By Chris Kieffer/NEMS Daily Journal
TUPELO – Tupelo school leaders expressed a commitment during Tuesday’s school board meeting to place an increased emphasis on the district’s achievement gap between economically disadvantaged students and their peers.
“We need to address it and keep it in front of our community until we have exhausted every level of discrepancy in the achievement gap without lowering the expectations for our highest-performing students,” Tupelo Public School District Interim Superintendent David Meadows said during Tuesday’s meeting.
Results on last spring’s state tests revealed a significant gulf between students of different financial standing. Daily Journal analysis of those results showed that about 75 percent of third-to-eighth grade students who don’t live in poverty scored proficient on those math and language arts tests. Only 39 percent of those receiving federal meal subsidies reached that mark. The 36 percentage-point gap was among the largest such gaps in the state.
Proficient is regarded by educators as being successful on those tests. The Daily Journal’s analysis ran during its recent “Bridging the Gap” series that explored the district’s achievement gap and strategies for addressing it.
At Tuesday’s school board meeting, Meadows and TPSD Testing Coordinator Lea Johnson made a report on the issue and presented updated achievement gap data from a test given to many of the district’s students during the fall.
Following that presentation, board member Rob Hudson said he feels the board should explicitly set addressing the achievement gap as one of its goals because it would be a good marker of student achievement.
Board member Beth Stone said she agreed and added that while closing the gap, the district must also ensure it is challenging its higher-performing students to also raise their scores.
Data presented on Tuesday came from the common assessment test that is written by teachers in the district and is designed to prepare students for state tests. It is given after each academic quarter to help educators see their students’ weaknesses early so that they can address them immediately. Many of its questions come from an educational database that analyzes the items to ensure they closely match the ones on the state test in content and difficulty level.
An average of 81.1 percent of Tupelo’s non-impoverished third- to eighth-graders passed the tests given at the end of the first nine weeks, according to the data shared on Tuesday. A passing score correlates to proficient on the state test.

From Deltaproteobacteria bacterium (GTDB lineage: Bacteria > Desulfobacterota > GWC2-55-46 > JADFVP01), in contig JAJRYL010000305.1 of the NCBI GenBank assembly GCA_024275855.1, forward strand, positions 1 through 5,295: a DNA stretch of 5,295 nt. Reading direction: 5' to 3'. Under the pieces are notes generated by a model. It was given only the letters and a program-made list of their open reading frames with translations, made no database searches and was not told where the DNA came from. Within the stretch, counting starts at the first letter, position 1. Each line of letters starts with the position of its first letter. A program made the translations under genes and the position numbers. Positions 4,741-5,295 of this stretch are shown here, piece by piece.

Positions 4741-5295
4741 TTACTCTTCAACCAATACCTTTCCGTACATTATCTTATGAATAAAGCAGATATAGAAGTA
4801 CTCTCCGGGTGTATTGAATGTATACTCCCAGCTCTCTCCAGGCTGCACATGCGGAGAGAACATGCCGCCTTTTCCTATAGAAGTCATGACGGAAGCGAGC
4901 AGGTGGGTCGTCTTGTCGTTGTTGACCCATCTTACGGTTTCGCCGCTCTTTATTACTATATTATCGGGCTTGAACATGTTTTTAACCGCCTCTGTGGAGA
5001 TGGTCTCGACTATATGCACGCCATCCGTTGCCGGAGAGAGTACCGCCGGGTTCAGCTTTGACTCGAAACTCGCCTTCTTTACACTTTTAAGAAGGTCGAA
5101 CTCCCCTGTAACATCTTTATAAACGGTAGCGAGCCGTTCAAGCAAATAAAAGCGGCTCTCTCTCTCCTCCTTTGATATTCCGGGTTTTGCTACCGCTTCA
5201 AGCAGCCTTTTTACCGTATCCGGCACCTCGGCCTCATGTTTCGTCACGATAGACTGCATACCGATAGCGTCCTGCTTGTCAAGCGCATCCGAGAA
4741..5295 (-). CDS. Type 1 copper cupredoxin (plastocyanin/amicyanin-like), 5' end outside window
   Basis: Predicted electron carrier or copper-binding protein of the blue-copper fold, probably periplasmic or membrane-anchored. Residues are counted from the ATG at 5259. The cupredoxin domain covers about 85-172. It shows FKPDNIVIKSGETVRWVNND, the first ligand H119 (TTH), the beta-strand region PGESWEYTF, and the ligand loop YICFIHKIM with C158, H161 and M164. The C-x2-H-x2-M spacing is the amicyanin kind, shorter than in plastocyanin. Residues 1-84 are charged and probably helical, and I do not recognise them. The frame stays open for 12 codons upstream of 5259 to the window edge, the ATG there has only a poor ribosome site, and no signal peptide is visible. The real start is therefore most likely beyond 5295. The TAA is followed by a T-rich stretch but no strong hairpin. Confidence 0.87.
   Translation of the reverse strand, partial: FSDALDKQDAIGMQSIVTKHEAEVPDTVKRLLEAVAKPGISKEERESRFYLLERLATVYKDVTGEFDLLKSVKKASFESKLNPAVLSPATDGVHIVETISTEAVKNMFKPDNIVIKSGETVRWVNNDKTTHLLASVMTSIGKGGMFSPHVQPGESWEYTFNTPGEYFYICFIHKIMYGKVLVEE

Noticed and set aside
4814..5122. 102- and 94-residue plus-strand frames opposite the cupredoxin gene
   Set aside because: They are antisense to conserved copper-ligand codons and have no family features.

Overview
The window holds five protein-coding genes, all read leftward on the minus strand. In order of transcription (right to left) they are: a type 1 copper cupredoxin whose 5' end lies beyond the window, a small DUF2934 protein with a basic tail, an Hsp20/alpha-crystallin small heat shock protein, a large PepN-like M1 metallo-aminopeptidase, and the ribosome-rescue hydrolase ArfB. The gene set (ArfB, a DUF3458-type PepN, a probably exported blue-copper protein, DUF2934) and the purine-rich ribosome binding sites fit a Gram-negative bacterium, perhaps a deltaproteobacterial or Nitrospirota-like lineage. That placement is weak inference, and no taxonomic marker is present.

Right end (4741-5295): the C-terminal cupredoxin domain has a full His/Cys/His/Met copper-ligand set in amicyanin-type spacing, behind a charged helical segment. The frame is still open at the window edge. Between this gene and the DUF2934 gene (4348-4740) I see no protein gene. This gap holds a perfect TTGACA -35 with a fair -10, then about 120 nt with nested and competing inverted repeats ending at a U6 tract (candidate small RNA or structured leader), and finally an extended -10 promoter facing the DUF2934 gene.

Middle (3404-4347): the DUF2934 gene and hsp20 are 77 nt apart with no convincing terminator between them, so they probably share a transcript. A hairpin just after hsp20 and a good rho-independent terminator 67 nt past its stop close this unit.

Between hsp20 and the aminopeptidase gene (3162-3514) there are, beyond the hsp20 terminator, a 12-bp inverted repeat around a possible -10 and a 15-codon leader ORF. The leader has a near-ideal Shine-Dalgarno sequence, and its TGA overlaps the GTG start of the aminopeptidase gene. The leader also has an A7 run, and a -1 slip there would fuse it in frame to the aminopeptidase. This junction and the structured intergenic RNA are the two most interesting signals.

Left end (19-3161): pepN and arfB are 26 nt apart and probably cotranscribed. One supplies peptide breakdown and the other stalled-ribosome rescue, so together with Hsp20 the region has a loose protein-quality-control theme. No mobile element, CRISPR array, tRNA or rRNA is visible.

Meanwhile, 48.8 percent of third- to eighth-grade students living in poverty reached that mark, for a gap of 32.3 percentage points. That data is for language and math tests, the same ones used in the Daily Journal’s analysis.
Including first- and second-graders and four high school tests, the district’s average gap was 28.5 percentage points.
First- and second-graders don’t take state tests, and high school students only take them in four subjects: Algebra 1, biology, English 2 and U.S. history. The district-wide gap total also includes science tests that were given in fifth, seventh and eighth grades.
Meadows said the district broke down its data by economic status in order to keep a focus on the issue. He said he was encouraged to see that the gap was smaller than it was during the spring, even though the test came from a different source.
Meadows credited work done by teachers over the summer to rewrite the district’s curriculum and create guides that pace teachers as they teach that material.
“What I am happy about is that this (data) shows we have started that focus,” Meadows said. “We are in recognition of that achievement gap that exists among subgroups of our students. Furthermore, we are in recognition that we must strive for excellence and push all of our students to achieve at high levels.”
Hudson requested that the board receive similar data after each quarter’s common assessment.
The analysis revealed that some teachers had very small achievement gaps, Johnson said, adding that the district can learn from what they are doing.
Meadows cited several ways the district is working to address the issue.
He said that tools that teachers now have allow them to better analyze the data on each of their students and to use the information to guide what they teach. Teachers and principals now meet to discuss how they can help each other improve individual students, he said.
Meanwhile, teams of Tupelo administrators and teachers are visiting Mississippi schools that had good test scores, Meadows said, noting they will implement strategies learned on those trips.
The district is in an ongoing process of examining all of its programs to find out which ones are helping student achievement and which are no longer effective and should be changed or eliminated, he said.